Conference In Olds On Depression Suicide And Drug Overdose Prevention Draws A Crowd

About 65 people attended an event at Pomeroy Inn & Suites in Olds to provide hope for those suffering from depression, thoughts of suicide or grief over those who’ve passed away from drug overdoses

OLDS — On Nov. 23, about 65 people attended an event to provide hope for those suffering from depression, thoughts of suicide or grief over those who’ve passed away from drug overdoses.

Called The Conversation Has To Happen, an evening of conversation and hope, the event, held at the Pomeroy Inn & Suites, lasted roughly four hours including light supper.

Attendees heard from four speakers.

One was Fly Fishing Bow River Outfitters operator and former Olds Grizzlys head coach Dana Lattery, who lives in Olds and runs a podcast called Fly Fishing Saves Lives.

Another was Marilee Ayers of the Burden Bearers Counselling Centre, a non-profit agency that operates in Sundre and Rocky Mountain House. She recently started counselling people in Caroline as well.

A third speaker was Petra Schultz of Edmonton, one of three women who founded the organization Moms Stop The Harm in 2016 after they lost their sons from accidental drug overdoses or suicide.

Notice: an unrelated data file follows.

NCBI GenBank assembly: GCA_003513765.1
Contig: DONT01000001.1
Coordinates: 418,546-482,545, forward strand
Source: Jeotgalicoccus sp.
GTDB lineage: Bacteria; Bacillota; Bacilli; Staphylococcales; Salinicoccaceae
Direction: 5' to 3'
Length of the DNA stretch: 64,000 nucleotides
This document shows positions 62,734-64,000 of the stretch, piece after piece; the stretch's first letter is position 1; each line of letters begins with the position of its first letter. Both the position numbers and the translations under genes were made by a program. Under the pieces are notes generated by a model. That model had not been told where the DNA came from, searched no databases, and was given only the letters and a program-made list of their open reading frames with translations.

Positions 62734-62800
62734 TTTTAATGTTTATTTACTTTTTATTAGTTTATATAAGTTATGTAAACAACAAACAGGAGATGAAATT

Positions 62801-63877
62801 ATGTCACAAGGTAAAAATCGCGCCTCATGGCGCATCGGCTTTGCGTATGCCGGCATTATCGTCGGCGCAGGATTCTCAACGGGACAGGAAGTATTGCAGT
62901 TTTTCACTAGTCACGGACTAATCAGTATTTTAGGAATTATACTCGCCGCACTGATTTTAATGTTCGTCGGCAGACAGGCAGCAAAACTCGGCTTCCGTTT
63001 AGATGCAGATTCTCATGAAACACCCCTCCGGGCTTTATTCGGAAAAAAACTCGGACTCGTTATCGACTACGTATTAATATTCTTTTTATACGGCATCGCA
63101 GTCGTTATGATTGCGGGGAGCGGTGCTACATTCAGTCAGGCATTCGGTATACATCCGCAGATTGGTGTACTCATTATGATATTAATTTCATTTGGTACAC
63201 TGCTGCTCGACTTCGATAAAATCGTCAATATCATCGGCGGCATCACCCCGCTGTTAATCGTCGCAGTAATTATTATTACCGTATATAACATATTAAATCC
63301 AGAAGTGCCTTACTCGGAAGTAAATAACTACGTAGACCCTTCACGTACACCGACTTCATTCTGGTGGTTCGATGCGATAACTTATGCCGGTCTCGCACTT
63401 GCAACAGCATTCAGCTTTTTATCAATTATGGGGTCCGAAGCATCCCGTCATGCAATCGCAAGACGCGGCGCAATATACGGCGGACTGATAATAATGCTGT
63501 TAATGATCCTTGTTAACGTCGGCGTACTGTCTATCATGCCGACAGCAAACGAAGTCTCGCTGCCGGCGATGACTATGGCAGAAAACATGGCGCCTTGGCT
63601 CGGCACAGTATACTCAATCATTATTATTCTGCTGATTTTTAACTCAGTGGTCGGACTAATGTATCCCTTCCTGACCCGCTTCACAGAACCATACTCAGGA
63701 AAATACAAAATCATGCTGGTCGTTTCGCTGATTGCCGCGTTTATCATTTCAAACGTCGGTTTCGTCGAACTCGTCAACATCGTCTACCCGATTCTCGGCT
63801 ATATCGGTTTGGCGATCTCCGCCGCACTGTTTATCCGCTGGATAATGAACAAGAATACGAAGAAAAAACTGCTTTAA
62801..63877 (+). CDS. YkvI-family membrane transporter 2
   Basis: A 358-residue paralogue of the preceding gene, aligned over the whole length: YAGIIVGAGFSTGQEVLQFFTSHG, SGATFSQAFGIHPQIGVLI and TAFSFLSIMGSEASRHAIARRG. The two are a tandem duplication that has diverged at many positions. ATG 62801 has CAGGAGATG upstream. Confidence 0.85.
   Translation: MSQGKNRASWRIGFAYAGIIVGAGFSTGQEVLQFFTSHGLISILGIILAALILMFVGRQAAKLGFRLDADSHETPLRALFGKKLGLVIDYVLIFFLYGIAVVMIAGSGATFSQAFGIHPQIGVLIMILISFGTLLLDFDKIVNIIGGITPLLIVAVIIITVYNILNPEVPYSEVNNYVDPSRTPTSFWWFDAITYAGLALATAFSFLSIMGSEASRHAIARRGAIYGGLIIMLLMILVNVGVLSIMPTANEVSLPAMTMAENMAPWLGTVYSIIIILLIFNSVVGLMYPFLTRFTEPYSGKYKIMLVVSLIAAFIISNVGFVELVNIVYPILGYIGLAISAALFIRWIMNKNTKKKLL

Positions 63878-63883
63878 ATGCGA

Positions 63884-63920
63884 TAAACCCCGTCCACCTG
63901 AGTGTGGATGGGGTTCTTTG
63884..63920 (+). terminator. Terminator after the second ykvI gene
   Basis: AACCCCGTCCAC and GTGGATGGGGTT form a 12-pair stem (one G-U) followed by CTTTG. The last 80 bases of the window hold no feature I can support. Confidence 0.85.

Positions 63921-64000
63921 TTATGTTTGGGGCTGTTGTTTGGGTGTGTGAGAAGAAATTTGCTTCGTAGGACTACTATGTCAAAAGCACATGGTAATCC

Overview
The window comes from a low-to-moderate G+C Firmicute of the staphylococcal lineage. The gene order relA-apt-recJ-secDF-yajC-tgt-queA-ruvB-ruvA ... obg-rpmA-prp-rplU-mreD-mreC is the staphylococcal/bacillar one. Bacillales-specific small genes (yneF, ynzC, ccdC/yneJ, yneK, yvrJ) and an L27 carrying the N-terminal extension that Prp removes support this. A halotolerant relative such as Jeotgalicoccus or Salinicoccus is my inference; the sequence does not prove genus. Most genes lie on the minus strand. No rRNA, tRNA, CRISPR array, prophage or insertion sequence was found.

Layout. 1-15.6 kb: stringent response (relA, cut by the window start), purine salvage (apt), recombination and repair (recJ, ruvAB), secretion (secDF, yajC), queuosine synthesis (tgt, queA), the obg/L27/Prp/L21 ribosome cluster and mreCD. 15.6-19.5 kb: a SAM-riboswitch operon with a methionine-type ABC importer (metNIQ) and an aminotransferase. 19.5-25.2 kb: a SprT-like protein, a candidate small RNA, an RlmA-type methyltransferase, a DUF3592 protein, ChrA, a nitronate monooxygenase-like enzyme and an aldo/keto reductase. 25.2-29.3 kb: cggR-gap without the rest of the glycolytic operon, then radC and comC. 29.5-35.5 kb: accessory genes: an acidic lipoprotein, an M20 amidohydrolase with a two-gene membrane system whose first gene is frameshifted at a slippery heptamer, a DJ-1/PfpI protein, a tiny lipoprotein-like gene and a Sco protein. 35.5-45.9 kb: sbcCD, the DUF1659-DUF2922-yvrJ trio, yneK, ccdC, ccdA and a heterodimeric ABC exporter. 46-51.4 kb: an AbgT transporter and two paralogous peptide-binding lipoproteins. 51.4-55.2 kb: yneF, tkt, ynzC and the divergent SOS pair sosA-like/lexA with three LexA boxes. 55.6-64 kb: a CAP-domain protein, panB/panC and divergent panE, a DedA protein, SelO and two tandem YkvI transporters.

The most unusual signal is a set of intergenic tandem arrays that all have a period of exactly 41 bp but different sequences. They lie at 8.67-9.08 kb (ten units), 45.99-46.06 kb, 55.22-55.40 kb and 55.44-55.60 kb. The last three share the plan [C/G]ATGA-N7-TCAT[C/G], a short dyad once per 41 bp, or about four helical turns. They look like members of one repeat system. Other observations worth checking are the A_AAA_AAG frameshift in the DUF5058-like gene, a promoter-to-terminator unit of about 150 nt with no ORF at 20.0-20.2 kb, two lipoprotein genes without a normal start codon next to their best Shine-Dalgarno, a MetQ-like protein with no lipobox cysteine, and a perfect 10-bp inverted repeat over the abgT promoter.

Also, pharmacist Mehal Petral give advice on how to utilize kits that contain naloxone, a drug that can reverse opioid overdoses, at least temporarily.

In his youth, Lattery was a hockey player who not only played for the Alberta Junior Hockey League’s Olds Grizzly, but made it all the way to university and minor pro hockey.

However, along the way, he suffered several injuries, including an eye injury which all combined to spell the end of his playing days.

Lattery came back to Olds and coached the Junior A Olds Grizzlys but eventually found himself out of the game.

That was brutal for him because his whole identity was that of a hockey player. He hadn’t conceived of any other life or identity.

“You’re damaged goods; you’re nobody,” he said. “I didn’t know how to act or live without hockey.”